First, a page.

First up was Holme Valley Wheelers 2 day 3 stage race. Traveling down on the Friday the team were lucky enough to have access to a top local sports masseur, Adam Hirst (@adamhirst_hirst), to waken our legs up before racing. For me after nearly 5 hours of travel this was amazing. I started on Osmo Pre-Load for hyperhydration and had this once a day for the 3 days and also ended up going through a whole tub of
Osmo Active Hydration. Well at least I was hydrated despite the changing weather conditions!

The first stage was a road racing on rolling roads with many potholes. Team mate Eve and I made the front group which was around 15 and initially contained the 3 Wiggle Honda riders before they attacked off and went onto win the stage.

The front group on stage 1. Photo credit @onthebanking

The front group on stage 1. Photo credit @onthebanking

Stage 1, top of a climb. Very scenic but didn't notice much of that! Photo credit Fusion RT.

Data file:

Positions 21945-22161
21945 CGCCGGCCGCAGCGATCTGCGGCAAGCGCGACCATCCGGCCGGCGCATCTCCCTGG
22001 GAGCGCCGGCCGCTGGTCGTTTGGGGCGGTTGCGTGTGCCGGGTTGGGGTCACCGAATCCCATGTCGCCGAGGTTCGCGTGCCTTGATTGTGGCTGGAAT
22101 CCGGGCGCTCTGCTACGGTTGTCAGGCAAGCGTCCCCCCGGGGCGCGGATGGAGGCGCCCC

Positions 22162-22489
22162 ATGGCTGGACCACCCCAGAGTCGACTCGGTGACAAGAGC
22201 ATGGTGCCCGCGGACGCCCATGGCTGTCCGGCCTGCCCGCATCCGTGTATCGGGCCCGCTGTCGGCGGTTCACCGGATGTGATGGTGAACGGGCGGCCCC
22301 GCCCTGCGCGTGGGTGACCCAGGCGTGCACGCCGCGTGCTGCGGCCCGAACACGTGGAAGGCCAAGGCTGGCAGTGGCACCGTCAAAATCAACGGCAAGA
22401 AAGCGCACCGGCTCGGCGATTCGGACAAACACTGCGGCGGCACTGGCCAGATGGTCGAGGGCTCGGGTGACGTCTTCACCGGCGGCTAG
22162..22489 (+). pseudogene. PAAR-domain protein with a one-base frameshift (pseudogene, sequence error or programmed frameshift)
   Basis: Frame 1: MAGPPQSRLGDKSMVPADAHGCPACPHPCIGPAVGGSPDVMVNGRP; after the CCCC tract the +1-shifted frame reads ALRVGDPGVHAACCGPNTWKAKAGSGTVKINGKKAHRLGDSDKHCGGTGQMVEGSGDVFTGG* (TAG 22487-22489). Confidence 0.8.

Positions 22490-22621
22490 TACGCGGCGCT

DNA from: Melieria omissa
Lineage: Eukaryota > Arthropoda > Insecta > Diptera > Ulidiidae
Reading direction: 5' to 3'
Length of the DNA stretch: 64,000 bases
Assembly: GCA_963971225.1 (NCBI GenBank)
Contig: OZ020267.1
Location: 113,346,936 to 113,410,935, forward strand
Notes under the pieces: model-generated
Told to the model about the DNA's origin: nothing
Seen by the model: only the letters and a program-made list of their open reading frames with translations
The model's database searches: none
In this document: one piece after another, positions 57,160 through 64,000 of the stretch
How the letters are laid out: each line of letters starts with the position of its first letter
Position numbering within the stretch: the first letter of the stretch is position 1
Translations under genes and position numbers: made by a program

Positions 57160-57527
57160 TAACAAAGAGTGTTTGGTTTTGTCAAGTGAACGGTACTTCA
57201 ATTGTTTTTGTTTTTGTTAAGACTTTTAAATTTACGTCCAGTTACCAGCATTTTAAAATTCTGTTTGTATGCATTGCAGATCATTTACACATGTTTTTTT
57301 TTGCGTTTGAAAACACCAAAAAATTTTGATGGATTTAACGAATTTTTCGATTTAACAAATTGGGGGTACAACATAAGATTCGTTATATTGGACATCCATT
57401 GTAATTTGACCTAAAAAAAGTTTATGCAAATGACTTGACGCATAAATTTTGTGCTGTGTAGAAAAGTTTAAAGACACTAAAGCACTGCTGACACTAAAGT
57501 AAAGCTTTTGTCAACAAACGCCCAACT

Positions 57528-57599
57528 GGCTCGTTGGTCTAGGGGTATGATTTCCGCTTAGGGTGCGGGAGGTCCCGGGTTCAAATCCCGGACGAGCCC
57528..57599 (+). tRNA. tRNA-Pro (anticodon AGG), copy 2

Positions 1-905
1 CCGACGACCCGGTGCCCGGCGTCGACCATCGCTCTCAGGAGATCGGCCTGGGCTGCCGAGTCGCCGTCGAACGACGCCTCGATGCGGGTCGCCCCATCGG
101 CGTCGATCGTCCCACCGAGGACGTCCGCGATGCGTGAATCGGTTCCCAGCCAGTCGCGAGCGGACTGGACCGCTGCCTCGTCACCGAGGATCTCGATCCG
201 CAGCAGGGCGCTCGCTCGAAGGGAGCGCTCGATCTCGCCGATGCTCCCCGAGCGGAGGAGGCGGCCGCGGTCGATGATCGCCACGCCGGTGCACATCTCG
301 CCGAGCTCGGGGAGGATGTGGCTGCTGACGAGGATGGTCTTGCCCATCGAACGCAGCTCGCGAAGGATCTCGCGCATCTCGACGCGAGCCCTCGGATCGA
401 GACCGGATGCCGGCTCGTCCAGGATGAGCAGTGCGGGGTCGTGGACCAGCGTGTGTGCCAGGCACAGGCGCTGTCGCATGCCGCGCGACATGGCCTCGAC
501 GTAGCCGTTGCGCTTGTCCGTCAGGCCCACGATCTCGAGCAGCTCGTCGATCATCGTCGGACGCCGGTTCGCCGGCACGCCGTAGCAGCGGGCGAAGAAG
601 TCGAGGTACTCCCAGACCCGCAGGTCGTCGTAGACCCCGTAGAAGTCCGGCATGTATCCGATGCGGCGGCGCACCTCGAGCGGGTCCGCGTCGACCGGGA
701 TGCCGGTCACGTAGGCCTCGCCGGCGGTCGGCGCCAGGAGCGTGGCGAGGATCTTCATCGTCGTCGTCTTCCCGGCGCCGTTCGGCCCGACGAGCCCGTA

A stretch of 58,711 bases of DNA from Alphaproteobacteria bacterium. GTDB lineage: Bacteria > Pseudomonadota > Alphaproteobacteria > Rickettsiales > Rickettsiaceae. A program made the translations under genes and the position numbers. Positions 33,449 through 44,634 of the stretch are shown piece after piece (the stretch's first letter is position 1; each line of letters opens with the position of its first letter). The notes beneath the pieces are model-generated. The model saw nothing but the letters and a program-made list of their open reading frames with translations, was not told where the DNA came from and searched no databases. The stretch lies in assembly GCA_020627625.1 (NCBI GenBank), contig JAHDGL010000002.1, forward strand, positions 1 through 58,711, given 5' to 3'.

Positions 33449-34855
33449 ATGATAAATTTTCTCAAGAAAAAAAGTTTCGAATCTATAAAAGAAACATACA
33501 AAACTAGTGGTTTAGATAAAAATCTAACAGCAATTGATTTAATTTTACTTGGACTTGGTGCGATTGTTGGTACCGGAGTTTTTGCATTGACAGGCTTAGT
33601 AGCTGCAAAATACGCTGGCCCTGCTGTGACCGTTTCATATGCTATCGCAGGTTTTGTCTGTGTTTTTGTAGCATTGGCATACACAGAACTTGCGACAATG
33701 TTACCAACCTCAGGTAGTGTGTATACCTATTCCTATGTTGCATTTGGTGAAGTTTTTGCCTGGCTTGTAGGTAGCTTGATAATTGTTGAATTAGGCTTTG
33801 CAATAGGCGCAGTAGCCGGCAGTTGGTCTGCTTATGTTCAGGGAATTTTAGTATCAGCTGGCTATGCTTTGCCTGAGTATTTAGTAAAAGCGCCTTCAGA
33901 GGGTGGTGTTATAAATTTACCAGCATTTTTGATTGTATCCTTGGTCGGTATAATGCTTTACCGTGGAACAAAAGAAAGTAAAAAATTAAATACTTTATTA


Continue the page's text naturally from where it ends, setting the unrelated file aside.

Stage 1, top of a climb. Very scenic but didn’t notice much of that! Photo credit Fusion RT.

Unfortunately I punctured with less than 1 lap to go and neutral service was behind the next group on the road which was some 5 mins down on the lead group so I had to stand at the side of the road, watch my result and GC disappear in the blink of an eye. Then I had to watch the chasing group pass me before finally service reached me. When I crossed the line ~5mins down on the lead group and sitting 25th I was not a happy bunny. Eve took 9th in the sprint from the front group.

After cooling down, all of the team were looked after by Adam which was great – no foam rollering after a race is always a bonus! Eating my dinner at 10.30pm at night took a bit of forcefeeding as I’m never very hungry after racing at night.